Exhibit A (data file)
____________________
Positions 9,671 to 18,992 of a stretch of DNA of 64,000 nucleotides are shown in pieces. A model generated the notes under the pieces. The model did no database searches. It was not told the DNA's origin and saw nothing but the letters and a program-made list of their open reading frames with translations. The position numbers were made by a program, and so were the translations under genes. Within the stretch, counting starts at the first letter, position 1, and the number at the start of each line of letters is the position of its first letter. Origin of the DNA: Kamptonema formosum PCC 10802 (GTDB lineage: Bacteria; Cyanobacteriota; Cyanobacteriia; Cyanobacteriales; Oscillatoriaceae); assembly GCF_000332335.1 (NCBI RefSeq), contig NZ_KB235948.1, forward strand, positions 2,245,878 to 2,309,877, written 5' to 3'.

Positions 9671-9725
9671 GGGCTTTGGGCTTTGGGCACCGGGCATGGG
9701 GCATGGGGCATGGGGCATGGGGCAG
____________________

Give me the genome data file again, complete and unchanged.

Positions 9,671 to 18,992 of a stretch of DNA of 64,000 nucleotides are shown in pieces. A model generated the notes under the pieces. The model did no database searches. It was not told the DNA's origin and saw nothing but the letters and a program-made list of their open reading frames with translations. The position numbers were made by a program, and so were the translations under genes. Within the stretch, counting starts at the first letter, position 1, and the number at the start of each line of letters is the position of its first letter. Origin of the DNA: Kamptonema formosum PCC 10802 (GTDB lineage: Bacteria; Cyanobacteriota; Cyanobacteriia; Cyanobacteriales; Oscillatoriaceae); assembly GCF_000332335.1 (NCBI RefSeq), contig NZ_KB235948.1, forward strand, positions 2,245,878 to 2,309,877, written 5' to 3'.

Positions 9671-9725
9671 GGGCTTTGGGCTTTGGGCACCGGGCATGGG
9701 GCATGGGGCATGGGGCATGGGGCAG